The REU student will be trained in plant nuclear and chloroplast genome editing techniques, including Agrobacterium-mediated and biolistic (“gene gun”) transformation, tissue culture, and plant regeneration. The student will also develop a complementary bioinformatic project using protein sequence alignments to infer the history of molecular evolution within the focal cytonuclear enzyme complex.
Mentoring Plan: The primary day-to-day mentoring responsibilities will be split relatively evenly between Salah Abdel-Ghany (Special Assistant Professor) and Alissa Williams (4th year Ph.D. Candidate in CMB). Both mentors have experience with the focal system for this project and have previously supervised undergraduate researchers in similar projects. Salah will supervise wet-lab work and training related to plant transgenics and tissue culture. Alissa will provide training in computational biology and sequence analysis. All four of us (Salah, Alissa, the REU student, and I) will meet on a weekly basis to coordinate overall project goals. The REU student will also participate in a weekly journal club involving our entire lab group.
Melinda Smith Laboratory, Biology Department
Project Title: The Effects of Extreme Weather on Shortgrass Steppe Grassland Plants
Project Description: We are interested in how large changes in rainfall and pollution affect an ecologically and economically important Colorado grassland.
We seek to understand grassland plant community and ecosystem responses to extreme droughts and deluges and eutrophication.
The REU student could work on any independent project within the context of the ongoing nitrogen addition and extreme drought/deluge experiments in the shortgrass steppe grassland.
The project takes place at the Central Plains Experimental Range, located 38 miles from CSU. The REU student would travel to the site on a weekly basis.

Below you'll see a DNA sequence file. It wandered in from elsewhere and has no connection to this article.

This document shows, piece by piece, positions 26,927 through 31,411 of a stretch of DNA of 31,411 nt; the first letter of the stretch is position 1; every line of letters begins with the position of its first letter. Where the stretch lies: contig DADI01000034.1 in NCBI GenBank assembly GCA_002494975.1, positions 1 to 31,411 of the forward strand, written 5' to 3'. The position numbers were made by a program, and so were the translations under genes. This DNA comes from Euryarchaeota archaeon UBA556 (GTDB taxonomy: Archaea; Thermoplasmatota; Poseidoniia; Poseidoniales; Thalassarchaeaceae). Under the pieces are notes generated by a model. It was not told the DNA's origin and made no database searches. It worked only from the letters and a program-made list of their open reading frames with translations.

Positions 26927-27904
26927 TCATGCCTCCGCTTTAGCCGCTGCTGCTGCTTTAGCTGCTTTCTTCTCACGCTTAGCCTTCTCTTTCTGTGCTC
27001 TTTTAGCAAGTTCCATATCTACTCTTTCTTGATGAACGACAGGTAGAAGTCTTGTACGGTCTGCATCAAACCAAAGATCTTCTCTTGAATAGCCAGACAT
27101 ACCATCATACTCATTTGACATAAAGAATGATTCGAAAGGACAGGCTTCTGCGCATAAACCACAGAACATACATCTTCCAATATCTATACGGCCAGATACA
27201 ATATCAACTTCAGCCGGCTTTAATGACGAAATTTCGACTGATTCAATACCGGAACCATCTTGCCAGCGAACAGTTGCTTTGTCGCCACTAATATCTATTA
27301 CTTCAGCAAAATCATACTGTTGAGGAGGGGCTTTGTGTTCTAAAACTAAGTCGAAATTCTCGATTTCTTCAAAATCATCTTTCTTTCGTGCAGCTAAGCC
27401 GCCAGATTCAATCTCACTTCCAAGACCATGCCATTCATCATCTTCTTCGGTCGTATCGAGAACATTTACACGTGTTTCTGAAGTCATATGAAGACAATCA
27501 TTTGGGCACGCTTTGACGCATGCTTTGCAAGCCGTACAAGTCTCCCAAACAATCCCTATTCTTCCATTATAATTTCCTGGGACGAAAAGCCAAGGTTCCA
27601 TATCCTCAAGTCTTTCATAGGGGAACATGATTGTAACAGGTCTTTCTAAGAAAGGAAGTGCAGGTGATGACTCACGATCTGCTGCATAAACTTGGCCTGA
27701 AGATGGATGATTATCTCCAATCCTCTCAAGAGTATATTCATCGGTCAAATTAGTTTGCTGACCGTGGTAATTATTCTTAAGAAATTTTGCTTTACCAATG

Mentoring Plan: My graduate student(s), including Alan Knapp and postdoc will mentor the REU student on a day-to-day basis. I will ensure the graduate student is trained to mentor effectively. I will also meet periodically with the REU student and assist with project development and completion.
Joseph Zadrozny Group, Chemistry Department
Project Title: A Molecular Approach to a New Magnetic Resonance Imaging Technology
Project Description: We want to make novel medicines to help detect and treat disease, cancer, and other medical conditions through the use of noninvasive magnetic resonance imaging (MRI).
Magnetic resonance imaging is a profoundly powerful technique for imaging the anatomy of the body, but not the chemistry. Developing new ways of imaging chemistry via MRI is the broad goal of this program, as this would open new doors to what can be detected with the technique, potentially providing new diagnostic capabilities. We specifically aim to enable this insight through the development of novel magnetic complexes (molecules containing magnetic metal ions) with unexplored functionalities.
Summer students will work on understanding how specific chemical features of potential imaging probes impact viability for imaging. To do so, students will synthesize a molecule (or set of molecules), then impact how specific structural or electronic features impact the properties of that molecule (or molecules) via advanced nuclear magnetic resonance spectroscopic techniques. Hence, the summer appointment will be a comprehensive tour of chemistry – from making the molecules to measuring them.
Mentoring Plan: An initial meeting will be held between the summer student, the graduate students, and the professor to discuss the direction of the summer project. Throughout the appointment, extensive one-on-one interactions between the summer student and the graduate students will occur in the lab and at the bench. The PI has an open-door policy, meaning that unstructured, informal interactions are facilitated. However, every week there will be scheduled meetings between the student the PI to ensure success of the work. There are weekly group meetings with the entire group to gain experience presenting and discussing science in a group context. Beyond the professor, graduate students Tyler Ozvat and Anthony Campanella will participate.
If there is another laboratory and mentor you are interested in working for not on this list, there is an option in the REU application for “other” laboratory and mentor.